Information obesity

Information obesity
A general image of "information obesity", namely a mind that is over-weight with redundant, unnecessary, trivial, and most-importantly "incorrect" knowledge; some of which must be "unlearned" to become fit again.
In education, information obesity refers to a mind, generally in the information era or internet age, that is fat with incorrect or useless information or information akin to “weeds” (Hiebert, 1966) in the garden of knowledge (see: garden of thermodynamics) or around the tree of knowledge, therein tending to stifle the enlightened growth of true, important, or useful knowledge; a gameshow contestant that can answer lots of trivial questions, but who is enable to solve big questions, might be one example of one with an information obese mind, generally speaking.

In c.1440, the printing press was invented by Johannes Gutenberg, therein resulting to increase the amount of readily mass-produced available information; previously available only by hand-written methods.
In 1971, the term “information overload” was coined by Alvin Toffler, author of Future Shock. [1]

In 1972, email was invented by Ray Tomlinson.

In 1998, Google launched, thereafter enabling anyone to gain access to whatever “information”, fact, fictional, or whatever, someone decided to put online.

In 2001, Wikipedia launched, and by 2005 many people were getting their knowledge from this source, over that of Britannica; and, of note, by 2006 many books began to be published based on Wikipedia citations, therein letting questionable knowledge later seep into Google Books; accordingly seasoned researchers tend to do pre-2005 time period searches of information in Google Books, so to be sure the findings are Wikipedia free.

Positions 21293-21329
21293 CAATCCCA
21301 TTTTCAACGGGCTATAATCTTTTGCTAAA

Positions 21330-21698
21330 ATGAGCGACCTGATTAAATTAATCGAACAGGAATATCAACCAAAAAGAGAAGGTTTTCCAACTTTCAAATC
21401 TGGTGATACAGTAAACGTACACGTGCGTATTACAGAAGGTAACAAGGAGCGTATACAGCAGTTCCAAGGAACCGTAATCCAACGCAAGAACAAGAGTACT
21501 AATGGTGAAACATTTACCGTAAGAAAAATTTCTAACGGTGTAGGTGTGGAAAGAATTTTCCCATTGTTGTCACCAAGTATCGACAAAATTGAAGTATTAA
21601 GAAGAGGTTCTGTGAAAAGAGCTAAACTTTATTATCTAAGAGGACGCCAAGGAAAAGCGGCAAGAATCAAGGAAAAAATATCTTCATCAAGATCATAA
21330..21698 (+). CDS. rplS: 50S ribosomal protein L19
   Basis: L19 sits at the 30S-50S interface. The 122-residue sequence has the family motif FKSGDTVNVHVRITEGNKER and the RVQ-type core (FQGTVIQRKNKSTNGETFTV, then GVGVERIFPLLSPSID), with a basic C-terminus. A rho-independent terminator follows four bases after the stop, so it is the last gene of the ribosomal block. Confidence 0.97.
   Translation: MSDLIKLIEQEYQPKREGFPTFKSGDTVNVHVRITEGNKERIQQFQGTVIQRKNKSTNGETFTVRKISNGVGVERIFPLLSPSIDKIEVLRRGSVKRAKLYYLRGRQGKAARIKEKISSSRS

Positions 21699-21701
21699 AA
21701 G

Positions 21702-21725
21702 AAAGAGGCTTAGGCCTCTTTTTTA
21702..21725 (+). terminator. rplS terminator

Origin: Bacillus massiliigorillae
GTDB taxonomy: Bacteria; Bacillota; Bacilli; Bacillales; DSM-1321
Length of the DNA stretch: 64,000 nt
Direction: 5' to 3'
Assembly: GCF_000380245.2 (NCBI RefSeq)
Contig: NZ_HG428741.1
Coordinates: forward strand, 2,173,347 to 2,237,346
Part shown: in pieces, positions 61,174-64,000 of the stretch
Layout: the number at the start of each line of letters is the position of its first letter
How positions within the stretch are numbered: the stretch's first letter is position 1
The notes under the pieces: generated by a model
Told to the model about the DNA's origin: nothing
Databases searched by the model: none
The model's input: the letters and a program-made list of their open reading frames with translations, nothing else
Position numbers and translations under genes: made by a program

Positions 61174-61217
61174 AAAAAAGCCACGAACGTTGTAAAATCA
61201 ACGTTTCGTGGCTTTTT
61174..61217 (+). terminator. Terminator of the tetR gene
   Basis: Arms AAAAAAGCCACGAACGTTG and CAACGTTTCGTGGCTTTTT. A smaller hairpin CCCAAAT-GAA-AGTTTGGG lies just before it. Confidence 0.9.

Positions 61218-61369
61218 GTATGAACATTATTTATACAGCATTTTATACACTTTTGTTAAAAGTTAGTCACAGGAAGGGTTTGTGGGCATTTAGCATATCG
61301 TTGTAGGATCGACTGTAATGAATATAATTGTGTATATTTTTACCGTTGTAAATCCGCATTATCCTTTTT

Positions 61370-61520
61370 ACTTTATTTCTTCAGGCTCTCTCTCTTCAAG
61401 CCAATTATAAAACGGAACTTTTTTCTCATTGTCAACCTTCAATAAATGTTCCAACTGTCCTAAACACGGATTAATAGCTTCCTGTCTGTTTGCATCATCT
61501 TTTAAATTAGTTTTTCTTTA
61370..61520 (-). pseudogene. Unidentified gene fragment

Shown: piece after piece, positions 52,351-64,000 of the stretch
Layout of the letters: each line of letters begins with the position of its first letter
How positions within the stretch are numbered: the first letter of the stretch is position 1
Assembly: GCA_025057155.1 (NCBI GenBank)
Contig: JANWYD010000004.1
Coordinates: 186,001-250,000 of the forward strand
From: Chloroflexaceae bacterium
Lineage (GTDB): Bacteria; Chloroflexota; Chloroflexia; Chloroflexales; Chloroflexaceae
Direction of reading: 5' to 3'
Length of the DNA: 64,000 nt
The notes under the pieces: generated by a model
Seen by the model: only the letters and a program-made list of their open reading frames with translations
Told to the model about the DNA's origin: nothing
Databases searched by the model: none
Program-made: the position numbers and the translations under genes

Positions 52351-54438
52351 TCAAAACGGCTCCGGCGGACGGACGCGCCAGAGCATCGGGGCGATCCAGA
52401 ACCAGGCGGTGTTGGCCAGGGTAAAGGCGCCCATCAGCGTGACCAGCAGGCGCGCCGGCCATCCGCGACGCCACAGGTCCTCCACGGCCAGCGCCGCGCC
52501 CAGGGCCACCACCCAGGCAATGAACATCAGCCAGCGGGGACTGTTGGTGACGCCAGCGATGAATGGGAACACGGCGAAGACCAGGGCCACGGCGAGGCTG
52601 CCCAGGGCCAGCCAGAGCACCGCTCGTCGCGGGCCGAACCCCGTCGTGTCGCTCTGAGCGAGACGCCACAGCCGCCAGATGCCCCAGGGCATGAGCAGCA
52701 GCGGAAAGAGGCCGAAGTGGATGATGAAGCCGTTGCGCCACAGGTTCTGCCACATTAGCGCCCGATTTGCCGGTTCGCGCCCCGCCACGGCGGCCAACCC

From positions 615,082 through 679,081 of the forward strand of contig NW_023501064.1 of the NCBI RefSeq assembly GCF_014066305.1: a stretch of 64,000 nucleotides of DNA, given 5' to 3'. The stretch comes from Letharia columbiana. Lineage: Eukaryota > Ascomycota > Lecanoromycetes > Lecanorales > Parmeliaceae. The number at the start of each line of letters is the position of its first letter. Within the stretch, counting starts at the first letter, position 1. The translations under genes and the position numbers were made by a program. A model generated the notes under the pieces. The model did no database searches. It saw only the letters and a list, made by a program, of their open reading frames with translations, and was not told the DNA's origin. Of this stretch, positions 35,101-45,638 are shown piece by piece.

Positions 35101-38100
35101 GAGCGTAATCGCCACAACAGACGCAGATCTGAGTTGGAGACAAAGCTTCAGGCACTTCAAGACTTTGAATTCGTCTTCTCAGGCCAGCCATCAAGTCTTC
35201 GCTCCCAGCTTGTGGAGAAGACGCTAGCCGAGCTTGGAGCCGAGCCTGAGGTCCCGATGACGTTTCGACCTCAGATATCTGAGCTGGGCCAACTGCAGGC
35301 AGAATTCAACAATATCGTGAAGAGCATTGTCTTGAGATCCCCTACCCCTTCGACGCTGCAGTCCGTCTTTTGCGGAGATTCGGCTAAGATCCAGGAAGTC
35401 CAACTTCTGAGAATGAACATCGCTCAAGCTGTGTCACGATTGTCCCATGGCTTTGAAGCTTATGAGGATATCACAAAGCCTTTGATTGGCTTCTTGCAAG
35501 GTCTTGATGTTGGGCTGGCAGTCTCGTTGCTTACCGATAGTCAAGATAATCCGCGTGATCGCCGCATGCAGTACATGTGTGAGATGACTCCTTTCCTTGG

In 2007, Google Books launched, and people, shortly thereafter, were able to get full access to all of the world’s library pre-copyright dated books, and partial access to in-copyright books.

In 2010, Facebook received more visitors than Google, and indicator, according to Tara Brabazon, author of Digital Dieting (2012), that people were more willing to “share” information rather than “search” for information. [2]

Information | Overloading
In 2006, Andy Green, in his book section “Hyper-Availability and Information Obesity” (Ѻ), discussed information obesity in respect to “email” and ways, e.g. spam filters, delete buttons, files, etc., we have learned to curb or control it:

“While there has been an explosion in the wealth of opportunities for individuals to reach out and communicate, there is the limitation of the 'abundance communications paradox': the growth in the ability to communicate has been matched by a rise in the immunity to communications. Remember the first e-mail you got? You probably sent a long and eloquent reply. Now with the explosive growth in e-mail communications, you develop response strategies to limit your overload to enable you to cope and respond to what you perceive as the crucial messages. You use spam filters, delete e-mails without reading or with no reply. When you do reply it is often short - often several days/weeks later, an ironic time lag in an age of instant communications.”

In 2009, Andrew Whitworth, in his Information Obesity, attempted to look at the problem of having, supposedly, too much information available.

In 2012, Scott Brown, in his “Coping with Information Obesity” (Ѻ), citing Hmolpedia’s last person to know everything article, with reference to the presumed fact that going into the 19th century or early 20th century the total knowledge of the world began to be too much for one person to amass in one mind, attempted to discuss ways of preventing and coping with information obesity, which he likens to a “physical obesity” of the mind, such as absorbing what he calls “slow information”.